Knowing Our Place in the World

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The angel answered and said to him; I am Gabriel, who stands in the presence of God, and I have been sent to speak to you and to bring you this good news. – Luke 1:19

I’ll set the scene if you are lost: Zachariah, John the Baptist’s Dad, has just heard his son is coming.

But Zachariah is old.

As in yearly prostate checks and prunes at every meal to stay, ‘regular’ old. So he can’t believe it. He loves his wife, and he knows she’s been barren. Knows in the way that they’d been to counseling, they’ve cried countless times, been mad at God and finally made peace with it, that kind of knowing.

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So more than joy, it almost feels like an insult to him and an accosting of his wife’s emotions and her aging body. He loves her deeply and has held her while she just cries after having thrown a huge showers for so many other mommies. Who were having babies. But never Elizabeth.

And though I’m a guy and I’ll never know just what it feels like, I know there is a chemically intrinsic place in so many women to have children. To bear the burden of carrying a child inside them, then watch it grow. I have enough friends with kids to know this is a thing.

So while Zachariah is walking into the Holy of Holies, this angel appears to him and tells him he is going to be a Pappa. I can hear him say in his mind:
Don’t you say that to me- not about me, not about her! How many times have we wailed? How many times did we have people pray for us and pray ourselves for the answer to be a resounding, ‘NO.’ Not now. Not when we were finally ok.

The angel then gives a fantastic blessing to him, from God, and then Zachariah says, “Are you sure about all of this?”

Then Gabriel says the above to him. And that stuck out to me so intensely. His sheer level of confidence is astounding. If I might paraphrase:
“I am in his presence always, and he has this thing where his word can’t leave without coming back being fulfilled completely. Where I come from, ‘good enough’ here will never be good enough, only and only perfection. What’s more, He who is enthroned is intensely aware of you situation. He has cried with you, knowing that if he had told you the truth any sooner it wouldn’t mean as much as it does now. You are unbelievably, inconceivably, loved, Zachariah- and as a gift, I remove your speech, so that you can learn to rest in that reality. So that rather that try to explain all of this, and tell all your friends, you just watch Elizabeth’s tummy get bigger and love her, and be there for her. And rest without pithy apologies to him who is enthroned, but feel the magnificent weight of His love as you can, so much as you can, so that you may share it with your son. You are not forgotten. Your name is known- and known by whom it matters most, Zachariah.”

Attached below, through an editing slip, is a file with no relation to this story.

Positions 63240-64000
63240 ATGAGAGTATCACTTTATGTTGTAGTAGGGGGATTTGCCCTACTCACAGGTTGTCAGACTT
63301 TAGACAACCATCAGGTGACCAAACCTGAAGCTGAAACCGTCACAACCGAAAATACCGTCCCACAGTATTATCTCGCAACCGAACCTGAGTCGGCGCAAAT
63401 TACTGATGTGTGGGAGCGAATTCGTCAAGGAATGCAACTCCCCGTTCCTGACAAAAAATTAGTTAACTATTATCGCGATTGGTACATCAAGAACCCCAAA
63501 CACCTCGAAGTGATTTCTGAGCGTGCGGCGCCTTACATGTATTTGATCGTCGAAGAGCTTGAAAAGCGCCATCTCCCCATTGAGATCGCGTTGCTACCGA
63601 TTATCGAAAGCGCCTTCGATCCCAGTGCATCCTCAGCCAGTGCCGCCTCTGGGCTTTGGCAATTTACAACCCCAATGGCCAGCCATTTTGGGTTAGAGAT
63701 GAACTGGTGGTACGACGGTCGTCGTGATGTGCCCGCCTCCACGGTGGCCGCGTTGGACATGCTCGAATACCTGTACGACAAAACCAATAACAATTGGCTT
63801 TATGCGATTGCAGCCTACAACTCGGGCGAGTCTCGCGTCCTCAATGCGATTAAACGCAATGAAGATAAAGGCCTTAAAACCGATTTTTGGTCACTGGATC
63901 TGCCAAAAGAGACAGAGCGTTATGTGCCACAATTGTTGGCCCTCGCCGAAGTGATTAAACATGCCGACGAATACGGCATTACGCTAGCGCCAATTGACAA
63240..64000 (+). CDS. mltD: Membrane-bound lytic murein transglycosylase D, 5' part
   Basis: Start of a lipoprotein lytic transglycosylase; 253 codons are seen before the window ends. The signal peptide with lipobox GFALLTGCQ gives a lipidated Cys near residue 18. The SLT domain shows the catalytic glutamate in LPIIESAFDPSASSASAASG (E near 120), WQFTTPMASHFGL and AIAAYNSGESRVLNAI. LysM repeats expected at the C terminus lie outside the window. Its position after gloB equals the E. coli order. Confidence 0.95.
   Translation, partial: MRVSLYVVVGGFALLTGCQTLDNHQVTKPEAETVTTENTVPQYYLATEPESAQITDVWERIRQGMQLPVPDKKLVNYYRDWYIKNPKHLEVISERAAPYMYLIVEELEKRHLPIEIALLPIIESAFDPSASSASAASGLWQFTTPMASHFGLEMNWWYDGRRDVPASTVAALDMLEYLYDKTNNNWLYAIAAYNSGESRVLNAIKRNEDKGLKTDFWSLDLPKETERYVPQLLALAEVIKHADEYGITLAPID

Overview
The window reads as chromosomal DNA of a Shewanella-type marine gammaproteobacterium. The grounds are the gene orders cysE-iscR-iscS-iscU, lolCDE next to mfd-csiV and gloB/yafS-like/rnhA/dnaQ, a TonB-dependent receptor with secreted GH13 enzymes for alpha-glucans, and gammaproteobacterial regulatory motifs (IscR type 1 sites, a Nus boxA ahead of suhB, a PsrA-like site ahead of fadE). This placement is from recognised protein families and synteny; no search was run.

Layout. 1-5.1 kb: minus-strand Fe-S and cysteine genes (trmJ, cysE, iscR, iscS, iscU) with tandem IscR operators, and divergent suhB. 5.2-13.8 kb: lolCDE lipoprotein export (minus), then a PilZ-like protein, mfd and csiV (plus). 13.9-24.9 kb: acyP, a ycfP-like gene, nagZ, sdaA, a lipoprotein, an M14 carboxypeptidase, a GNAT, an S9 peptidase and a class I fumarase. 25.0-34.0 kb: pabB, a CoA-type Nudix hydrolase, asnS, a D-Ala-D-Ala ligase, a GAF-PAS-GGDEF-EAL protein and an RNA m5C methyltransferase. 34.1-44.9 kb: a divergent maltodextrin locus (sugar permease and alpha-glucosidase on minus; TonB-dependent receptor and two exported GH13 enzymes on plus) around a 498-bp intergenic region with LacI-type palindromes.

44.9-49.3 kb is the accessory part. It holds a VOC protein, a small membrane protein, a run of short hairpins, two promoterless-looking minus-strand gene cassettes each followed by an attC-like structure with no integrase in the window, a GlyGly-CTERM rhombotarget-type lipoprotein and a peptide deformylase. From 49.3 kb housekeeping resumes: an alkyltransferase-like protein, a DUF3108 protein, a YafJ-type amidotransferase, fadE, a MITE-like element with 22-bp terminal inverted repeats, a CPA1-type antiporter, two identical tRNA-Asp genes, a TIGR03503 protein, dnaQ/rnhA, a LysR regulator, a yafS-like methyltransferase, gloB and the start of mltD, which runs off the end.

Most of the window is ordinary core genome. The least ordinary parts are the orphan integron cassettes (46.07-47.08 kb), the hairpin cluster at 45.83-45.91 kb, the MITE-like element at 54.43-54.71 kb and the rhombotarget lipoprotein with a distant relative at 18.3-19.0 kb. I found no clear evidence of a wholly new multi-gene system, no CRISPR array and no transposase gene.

So was Zachariah simply silent in awe, or as a punishment? Or was it a gift? A way to experience the whole thing innocently, like a child for the first time?

And the growing question becomes, how much more does God love us even now? We are so deeply loved and cherished, and God sees it all- it’s not as if he turns his head, or is unable to see us. There is nowhere in existence where he is not.

From a friend, “I Am Convinced”

No angel, no devil, No army of rebels
No day that has injured, No time in the future
No life lived, no death blow, No distance is below
No height He can’t see you, No place He can’t reach you

And that’s absolutely true:

But in all these things we overwhelmingly conquer through Him who loved us. For I am convinced that neither death, nor life, nor angels, nor principalities, nor things present, nor things to come, nor powers, nor height, nor depth, nor any other created thing, will be able to separate us from the love of God, which is in Christ Jesus our Lord. (Romans 8:37-39 NASB)

I guess what I’m trying so hard to say in all of this is that we are foolish to think that we have God figured out. This week I was yelling at him, I was mad! I didn’t like what I had, and I felt like total garbage from my point of view.

But at any moment God may call us, bestow upon us, or ask us to wait. For we are seekers of his will, not fortune tellers.

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John Thompson is a Seattle-based writer and poet who loves DVD’s with a Special Features section. As a Pastor’s kid, he has had an eclectic journey of faith and life finding a calling to follow Jesus Christ. Seeking to find the story behind the story is something that he loves to hear and share. To read more from John, check out his blog or Like him on Facebook.